Foreign Courts and Rulings
Total 19 Posts
Last week, a British judge ruled against a claim by human rights groups that the UK government was not taking appropriate action under specific UK statutes to address concerns about products made in Xinjiang with forced labor.
U.S. District Court Finds No Conflict Between Chinese PIPL and Discovery Process, Grants Motion To Compel Document Production
In a recent case before the U.S. District Court, Southern District of New York, Magistrate Judge Barbara Moses dismissed the defendants' argument that legal obligations under China's Personal Information Protection Law (PIPL) prevent them from providing personal information relevant to the case, as she found "no true conflict" between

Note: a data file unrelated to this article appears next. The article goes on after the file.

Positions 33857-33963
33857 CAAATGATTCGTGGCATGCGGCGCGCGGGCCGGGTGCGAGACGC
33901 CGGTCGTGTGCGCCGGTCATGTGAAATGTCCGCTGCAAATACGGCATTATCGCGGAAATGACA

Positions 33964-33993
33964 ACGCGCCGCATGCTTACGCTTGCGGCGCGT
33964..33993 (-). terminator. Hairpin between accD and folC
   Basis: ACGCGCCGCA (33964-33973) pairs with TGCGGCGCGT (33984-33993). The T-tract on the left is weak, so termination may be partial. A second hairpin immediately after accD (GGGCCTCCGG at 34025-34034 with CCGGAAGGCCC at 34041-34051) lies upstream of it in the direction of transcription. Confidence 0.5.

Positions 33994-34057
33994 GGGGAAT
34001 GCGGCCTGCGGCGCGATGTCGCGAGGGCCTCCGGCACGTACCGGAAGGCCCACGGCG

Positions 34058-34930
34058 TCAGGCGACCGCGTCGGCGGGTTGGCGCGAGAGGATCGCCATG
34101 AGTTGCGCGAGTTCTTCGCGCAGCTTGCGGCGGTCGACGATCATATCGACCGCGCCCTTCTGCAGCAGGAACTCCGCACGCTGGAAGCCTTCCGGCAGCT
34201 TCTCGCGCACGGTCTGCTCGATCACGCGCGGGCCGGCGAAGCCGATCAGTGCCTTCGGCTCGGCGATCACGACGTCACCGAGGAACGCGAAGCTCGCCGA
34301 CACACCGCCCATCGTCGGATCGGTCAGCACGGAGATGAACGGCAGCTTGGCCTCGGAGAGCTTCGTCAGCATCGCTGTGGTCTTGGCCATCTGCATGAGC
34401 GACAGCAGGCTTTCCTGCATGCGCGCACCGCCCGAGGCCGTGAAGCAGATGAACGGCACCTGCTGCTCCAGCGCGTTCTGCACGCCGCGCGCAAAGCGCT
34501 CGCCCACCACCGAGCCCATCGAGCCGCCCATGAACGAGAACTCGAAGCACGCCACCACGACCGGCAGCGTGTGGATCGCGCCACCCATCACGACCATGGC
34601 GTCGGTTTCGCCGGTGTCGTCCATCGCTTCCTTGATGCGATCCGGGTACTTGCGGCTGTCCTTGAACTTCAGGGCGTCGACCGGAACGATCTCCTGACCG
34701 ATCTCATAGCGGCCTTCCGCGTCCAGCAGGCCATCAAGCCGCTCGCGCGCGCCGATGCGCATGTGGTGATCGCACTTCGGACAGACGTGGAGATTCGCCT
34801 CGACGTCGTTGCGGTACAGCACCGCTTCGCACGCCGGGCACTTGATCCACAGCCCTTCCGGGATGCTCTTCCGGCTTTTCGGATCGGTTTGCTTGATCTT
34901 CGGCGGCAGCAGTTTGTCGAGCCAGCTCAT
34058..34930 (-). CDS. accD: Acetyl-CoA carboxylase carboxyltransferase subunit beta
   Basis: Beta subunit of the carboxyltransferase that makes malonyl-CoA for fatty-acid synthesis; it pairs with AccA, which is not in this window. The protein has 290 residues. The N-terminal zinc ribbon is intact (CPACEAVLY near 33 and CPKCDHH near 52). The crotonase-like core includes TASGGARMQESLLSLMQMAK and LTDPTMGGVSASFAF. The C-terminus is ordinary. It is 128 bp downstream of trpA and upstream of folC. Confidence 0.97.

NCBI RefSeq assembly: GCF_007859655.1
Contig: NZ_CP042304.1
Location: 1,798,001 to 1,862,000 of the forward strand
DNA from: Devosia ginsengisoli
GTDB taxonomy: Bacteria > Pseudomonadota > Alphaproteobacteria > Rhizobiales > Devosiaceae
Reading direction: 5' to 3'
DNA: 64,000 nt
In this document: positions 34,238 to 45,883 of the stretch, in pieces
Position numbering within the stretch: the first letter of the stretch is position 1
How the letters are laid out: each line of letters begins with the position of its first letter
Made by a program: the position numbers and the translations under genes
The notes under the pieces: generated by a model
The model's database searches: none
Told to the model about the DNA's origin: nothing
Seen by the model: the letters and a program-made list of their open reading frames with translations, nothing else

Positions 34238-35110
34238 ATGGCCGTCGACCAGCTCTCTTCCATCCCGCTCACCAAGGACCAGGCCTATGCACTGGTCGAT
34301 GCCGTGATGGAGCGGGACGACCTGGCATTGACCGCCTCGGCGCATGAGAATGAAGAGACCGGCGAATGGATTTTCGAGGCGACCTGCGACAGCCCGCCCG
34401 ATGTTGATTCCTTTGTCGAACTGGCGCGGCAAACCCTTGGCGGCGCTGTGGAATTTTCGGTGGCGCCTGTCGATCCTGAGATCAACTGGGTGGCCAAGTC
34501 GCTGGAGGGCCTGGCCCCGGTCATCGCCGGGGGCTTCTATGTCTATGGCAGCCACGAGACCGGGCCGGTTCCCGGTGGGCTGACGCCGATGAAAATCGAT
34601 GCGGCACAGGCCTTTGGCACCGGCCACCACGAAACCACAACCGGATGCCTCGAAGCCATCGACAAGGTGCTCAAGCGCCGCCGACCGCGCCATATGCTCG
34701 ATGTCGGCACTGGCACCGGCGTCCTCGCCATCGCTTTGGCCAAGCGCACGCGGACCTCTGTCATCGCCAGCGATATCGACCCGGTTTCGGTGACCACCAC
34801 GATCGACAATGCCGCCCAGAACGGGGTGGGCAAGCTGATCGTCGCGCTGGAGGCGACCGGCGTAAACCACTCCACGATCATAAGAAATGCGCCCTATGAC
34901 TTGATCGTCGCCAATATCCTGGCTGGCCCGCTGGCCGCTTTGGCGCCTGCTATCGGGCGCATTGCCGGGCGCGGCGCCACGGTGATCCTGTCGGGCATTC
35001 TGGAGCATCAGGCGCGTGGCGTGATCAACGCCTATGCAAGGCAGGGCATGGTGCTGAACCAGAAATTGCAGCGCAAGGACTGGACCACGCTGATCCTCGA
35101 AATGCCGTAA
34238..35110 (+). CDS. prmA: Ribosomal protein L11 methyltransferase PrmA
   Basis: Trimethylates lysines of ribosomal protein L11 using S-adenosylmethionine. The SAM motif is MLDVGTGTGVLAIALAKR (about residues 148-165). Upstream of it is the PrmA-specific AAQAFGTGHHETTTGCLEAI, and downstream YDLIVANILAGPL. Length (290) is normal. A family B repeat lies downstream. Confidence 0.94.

In addition to the various U.S. states taking executive action against TikTok, as CTM reported this week, the state of Indiana is bringing a lawsuit against TikTok, asserting that "TikTok has reams of highly sensitive data and personal information about Indiana consumers and has deceived those consumers to believe
In a U.S. appeals court opinion last week, a panel of judges vacated a lower court decision on a dispute between a Chinese manufacturer and its U.S. distributor that had been subject to arbitration in China.
In a hearing before Britain’s High Court this week, a Uyghur rights group argued that the British government has failed to investigate the importation of cotton produced with forced labor in Xinjiang, in violation of UK law.
In an opinion issued last week, a U.S. federal judge in Illinois found that most of the claims in Chinese radio company Hytera's antitrust lawsuit against rival Motorola can go forward.
A Swedish Administrative Court of Appeal recently upheld a lower court's ruling in support of a government decision to ban Huawei equipment in its 5G market, citing national security concerns.